Department of Music
How is Music Social? Social Movements, Entrepreneurialism, Experimental Economies, and Musical Labor
Speaker: Professor Georgina Born
University of Oxford
Date: 30 November, 2018 (Friday)
Venue: Rayson Huang Theatre, Main Campus, HKU
How is music social? Ethnomusicology, popular music studies and musicology all now recognise that we need a social musicology – that we need to understand music’s social mediation. But the nature of this ‘social’ is undecided. On the one hand are macrosociological approaches like Pierre Bourdieu’s; on the other hand are the microsociologies of musical performance and process of Thomas Turino, Tia DeNora and Antoine Hennion. Neither are sufficient. Instead, we urgently need an expanded analytical framework encompassing what I call four planes of music’s social mediation, and to think these four planes in their complex and generative interrelations. I exemplify my case with reference to ethnographic studies of the transformations of music by digitisation in India, Kenya, Argentina, and Montreal. This framework responds to the enlarged creative preoccupations of today’s musicians, while being attuned to the diversity of politics of contemporary music. But reconceived in this way, music answers a wider challenge in social theory to reconceptualise the very nature of the ‘social’. In doing so, music emerges from its apparent seclusion as the most a-social and abstract of the arts to proffer generative solutions.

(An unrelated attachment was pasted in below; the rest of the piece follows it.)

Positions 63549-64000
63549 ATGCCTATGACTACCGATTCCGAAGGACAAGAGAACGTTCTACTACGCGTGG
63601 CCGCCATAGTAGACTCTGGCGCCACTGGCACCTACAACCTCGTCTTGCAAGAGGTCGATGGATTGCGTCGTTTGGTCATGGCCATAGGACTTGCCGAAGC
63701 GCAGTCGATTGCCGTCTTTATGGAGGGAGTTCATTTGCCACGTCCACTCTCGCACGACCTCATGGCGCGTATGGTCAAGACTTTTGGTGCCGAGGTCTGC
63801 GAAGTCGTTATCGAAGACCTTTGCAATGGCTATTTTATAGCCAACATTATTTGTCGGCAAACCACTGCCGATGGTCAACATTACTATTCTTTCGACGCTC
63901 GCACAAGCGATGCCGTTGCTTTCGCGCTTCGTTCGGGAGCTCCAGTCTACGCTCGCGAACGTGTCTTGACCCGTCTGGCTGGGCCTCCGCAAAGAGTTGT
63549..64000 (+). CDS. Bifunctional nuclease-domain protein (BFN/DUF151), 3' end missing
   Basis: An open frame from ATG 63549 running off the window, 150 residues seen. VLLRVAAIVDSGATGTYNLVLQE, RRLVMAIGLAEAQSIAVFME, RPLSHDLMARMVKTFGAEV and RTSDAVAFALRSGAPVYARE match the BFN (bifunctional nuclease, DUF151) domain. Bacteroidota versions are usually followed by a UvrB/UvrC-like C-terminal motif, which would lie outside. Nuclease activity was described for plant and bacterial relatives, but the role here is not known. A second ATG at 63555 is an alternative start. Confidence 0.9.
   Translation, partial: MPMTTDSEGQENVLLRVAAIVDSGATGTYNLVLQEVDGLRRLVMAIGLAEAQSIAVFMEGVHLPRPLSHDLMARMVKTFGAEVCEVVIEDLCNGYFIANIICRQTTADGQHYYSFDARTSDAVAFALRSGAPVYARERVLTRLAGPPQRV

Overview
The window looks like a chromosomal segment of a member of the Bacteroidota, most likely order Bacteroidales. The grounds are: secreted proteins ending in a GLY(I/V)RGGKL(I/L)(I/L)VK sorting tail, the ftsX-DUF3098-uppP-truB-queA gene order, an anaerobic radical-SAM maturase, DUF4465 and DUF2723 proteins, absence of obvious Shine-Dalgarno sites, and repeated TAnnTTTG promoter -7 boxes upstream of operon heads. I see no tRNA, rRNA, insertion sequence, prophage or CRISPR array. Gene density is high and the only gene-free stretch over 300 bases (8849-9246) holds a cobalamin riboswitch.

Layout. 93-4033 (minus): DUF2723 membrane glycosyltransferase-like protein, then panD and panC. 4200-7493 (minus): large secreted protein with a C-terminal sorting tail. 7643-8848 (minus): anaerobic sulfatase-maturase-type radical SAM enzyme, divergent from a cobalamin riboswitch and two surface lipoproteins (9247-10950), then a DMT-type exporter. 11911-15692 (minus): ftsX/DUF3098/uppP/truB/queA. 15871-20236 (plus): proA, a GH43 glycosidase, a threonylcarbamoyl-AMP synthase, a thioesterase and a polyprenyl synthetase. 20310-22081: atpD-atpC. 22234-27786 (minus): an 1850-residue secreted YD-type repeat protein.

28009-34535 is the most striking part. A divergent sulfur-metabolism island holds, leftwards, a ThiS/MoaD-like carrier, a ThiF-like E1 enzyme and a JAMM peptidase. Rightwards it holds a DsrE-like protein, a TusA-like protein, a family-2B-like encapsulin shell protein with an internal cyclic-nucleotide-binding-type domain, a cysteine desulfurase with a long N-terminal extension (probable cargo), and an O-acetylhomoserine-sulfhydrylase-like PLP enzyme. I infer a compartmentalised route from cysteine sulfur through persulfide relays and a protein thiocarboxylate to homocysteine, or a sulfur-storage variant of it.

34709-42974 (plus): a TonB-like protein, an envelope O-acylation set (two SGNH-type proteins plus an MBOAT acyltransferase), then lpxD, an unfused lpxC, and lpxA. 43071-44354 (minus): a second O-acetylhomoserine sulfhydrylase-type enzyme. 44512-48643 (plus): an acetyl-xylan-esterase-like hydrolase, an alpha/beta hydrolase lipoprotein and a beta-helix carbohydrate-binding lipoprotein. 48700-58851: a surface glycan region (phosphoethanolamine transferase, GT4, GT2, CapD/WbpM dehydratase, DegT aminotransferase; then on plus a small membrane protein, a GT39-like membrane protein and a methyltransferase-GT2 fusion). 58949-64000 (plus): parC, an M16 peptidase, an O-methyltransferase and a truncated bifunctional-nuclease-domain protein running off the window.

About the Speaker:
Georgina Born OBE FBA is Professor of Music and Anthropology at Oxford University. As a young woman she worked as an experimental musician with Henry Cow, Derek Bailey’s Company and other groups. Born’s academic work combines ethnographic and theoretical writings on music, sound, television and new/media. Her books include Rationalizing Culture: IRCAM, Boulez, and the Institutionalization of the Musical Avant-Garde (1995), Western Music and Its Others (2000), Music, Sound and Space (2013), and Improvisation and Social Aesthetics (2017). From 2010-2015 she directed the ERC-funded program ‘Music, Digitization, Mediation: Towards Interdisciplinary Music Studies’. She has held visiting professorships at UC Berkeley, McGill, Oslo and Aarhus Universities, and will be a distinguished visiting professor at UC Irvine in 2019. Born chairs the Culture, Media and Performance Section of the British Academy.
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